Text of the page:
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Men's Health
Preventive Care

Understanding Male Menopause

13 May 2024 · 3 mins read

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Learn more about male menopause and when to seek treatment.

Male Menopause vs Late-Onset Hypogonadism

We often heard that “male menopause,” or andropause is arises from a sudden decrease in testosterone during middle age, similar to women’s menopause. However, this notion is inaccurate.

While testosterone levels do naturally decline in men as they age, typically diminishing by about 1% per year starting around ages 30 to 40, this gradual decrease alone is not typically problematic. Symptoms often associated with male menopause may actually originate from various factors unrelated to hormonal changes.

Late-onset hypogonadism or testosterone deficiency syndrome occurs when the testes produce insufficient levels of testosterone, resulting in symptoms commonly linked with male menopause. While some cases of hypogonadism may be congenital and present with symptoms like delayed puberty and small testes, late-onset hypogonadism typically arises later in life, often in men who are overweight or have type 2 diabetes.

Symptoms of late-onset hypogonadism include fatigue, reduced libido, erectile dysfunction, mood changes, and decreased muscle mass. Late-onset hypogonadism is less common than an age-related decline in testosterone levels; it is a distinct medical condition and not simply a natural aspect of ageing.

Causes of Male Menopause

Certain medical conditions, such as obesity, diabetes, thyroid disorders, and sleep apnoea, can contribute to symptoms that are commonly associated with male menopause. Some medications, including certain antidepressants, anti-anxiety drugs, and opioids, can affect hormone levels and contribute to symptoms like fatigue, low libido, and erectile dysfunction.

Poor diet, lack of exercise, excessive alcohol consumption, smoking, and chronic stress can all contribute to symptoms of male menopause or exacerbate existing symptoms. Anxiety, depression, and other psychological factors can play a role in the development or exacerbation of symptoms associated with male menopause.

Signs and Symptoms of Male Menopause

Signs and symptoms of male menopause may include decreased libido or sexual drive, erectile dysfunction, increased body fat and muscle mass loss, loss of bone density, mood changes (depression, irritability, anxiety, restlessness), impaired memory, inability to concentrate, fatigue, lack of stamina and physical strength, insomnia and sleepiness, and loss of appetite.

Diagnosis and Treatment Options for Male Menopause

Diagnosing male menopause typically involves a comprehensive approach, including medical history review, physical examination, and diagnostic tests. Blood tests may be performed to assess hormone levels, particularly testosterone, to identify any hormonal imbalances. However, there is no specific testosterone threshold defining male menopause, as levels can vary widely among individuals and naturally decline with age.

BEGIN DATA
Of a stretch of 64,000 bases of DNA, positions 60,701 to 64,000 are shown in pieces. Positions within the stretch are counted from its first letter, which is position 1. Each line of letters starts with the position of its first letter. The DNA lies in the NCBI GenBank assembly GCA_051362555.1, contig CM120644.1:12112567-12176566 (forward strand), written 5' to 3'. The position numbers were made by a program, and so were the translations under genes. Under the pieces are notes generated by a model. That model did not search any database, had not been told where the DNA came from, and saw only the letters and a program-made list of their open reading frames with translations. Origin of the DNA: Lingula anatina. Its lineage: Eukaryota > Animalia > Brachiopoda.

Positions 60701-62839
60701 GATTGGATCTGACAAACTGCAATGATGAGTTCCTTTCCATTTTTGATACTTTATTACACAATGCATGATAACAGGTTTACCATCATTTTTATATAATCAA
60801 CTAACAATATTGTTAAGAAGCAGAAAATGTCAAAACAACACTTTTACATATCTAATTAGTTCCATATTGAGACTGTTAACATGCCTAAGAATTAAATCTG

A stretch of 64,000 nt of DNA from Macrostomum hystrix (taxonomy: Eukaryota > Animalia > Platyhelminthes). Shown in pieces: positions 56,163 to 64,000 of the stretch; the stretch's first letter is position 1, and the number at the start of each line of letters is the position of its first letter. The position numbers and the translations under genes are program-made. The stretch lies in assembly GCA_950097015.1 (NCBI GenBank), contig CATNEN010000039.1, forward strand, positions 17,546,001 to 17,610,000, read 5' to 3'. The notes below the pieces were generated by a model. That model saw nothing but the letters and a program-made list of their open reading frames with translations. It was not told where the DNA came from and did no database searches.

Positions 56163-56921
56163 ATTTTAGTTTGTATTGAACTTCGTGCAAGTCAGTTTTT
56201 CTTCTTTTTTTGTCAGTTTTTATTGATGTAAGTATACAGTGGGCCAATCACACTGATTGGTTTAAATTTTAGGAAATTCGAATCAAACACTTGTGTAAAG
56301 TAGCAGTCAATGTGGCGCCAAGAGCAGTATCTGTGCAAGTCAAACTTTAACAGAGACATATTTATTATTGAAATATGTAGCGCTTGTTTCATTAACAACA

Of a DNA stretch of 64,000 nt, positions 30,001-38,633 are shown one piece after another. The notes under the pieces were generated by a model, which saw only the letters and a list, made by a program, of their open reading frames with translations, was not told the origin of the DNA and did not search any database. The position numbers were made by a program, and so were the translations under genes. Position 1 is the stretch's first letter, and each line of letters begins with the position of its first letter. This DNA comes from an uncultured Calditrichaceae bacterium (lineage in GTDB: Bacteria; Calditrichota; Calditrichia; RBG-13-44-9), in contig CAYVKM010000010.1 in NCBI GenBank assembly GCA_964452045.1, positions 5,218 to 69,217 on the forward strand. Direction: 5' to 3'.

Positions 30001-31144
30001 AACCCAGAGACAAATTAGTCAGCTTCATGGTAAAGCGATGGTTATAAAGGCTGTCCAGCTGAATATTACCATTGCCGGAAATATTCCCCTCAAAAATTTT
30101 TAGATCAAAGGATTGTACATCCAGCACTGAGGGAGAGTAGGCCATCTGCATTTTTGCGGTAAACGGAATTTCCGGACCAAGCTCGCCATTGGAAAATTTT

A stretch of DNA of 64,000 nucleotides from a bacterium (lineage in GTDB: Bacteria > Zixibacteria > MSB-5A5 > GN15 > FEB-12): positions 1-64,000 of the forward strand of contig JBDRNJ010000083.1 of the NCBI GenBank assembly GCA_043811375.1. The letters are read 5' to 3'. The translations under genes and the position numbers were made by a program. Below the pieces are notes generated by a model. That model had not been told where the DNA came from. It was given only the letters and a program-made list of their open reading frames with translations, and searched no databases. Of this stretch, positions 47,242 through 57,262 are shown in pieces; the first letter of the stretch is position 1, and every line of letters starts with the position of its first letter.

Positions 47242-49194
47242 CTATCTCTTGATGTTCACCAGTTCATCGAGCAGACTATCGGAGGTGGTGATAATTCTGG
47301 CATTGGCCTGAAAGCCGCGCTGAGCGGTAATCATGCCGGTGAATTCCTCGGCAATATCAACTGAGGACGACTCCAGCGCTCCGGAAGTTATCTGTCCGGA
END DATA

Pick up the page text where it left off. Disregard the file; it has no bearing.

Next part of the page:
Considering that symptoms commonly associated with male menopause may stem from various factors beyond hormonal changes, your doctor will also explore other potential causes. These may include medical conditions, medications, lifestyle factors, or psychological factors.

Treatment options can vary based on the underlying causes of symptoms and may involve hormone replacement therapy, lifestyle adjustments, or other interventions targeting specific symptoms or contributing factors.

Testosterone replacement therapy (TRT) is a treatment option for men with low testosterone levels, aiming to alleviate symptoms and preserve bone and muscle strength. TRT comes in various forms, including pills, gels, patches, injections, or implants.

While TRT may prove beneficial for certain individuals, there are potential risks that need to be considered, including infertility, prostate enlargement leading to urinary issues, blood clots, worsening cardiovascular disease, sleep disturbances, and cholesterol imbalances. There is also potential impact of TRT on prostate cancer risk, symptoms of benign prostatic hyperplasia, and cardiovascular risks.

If you opt for TRT, regular checkups with your doctor are essential for monitoring your response to treatment and addressing any potential adverse effects. If there is no noticeable improvement in symptoms after three months of treatment, the efficacy of TRT may be limited for you.

Make an Appointment at Gleneagles Hospitals

For men experiencing symptoms associated with male menopause, taking action to address these concerns is crucial for maintaining overall health and well-being.

Get in touch with us to book an appointment with our team of urologists today, or find out more about our Urology Services at your nearest Gleneagles Hospital.


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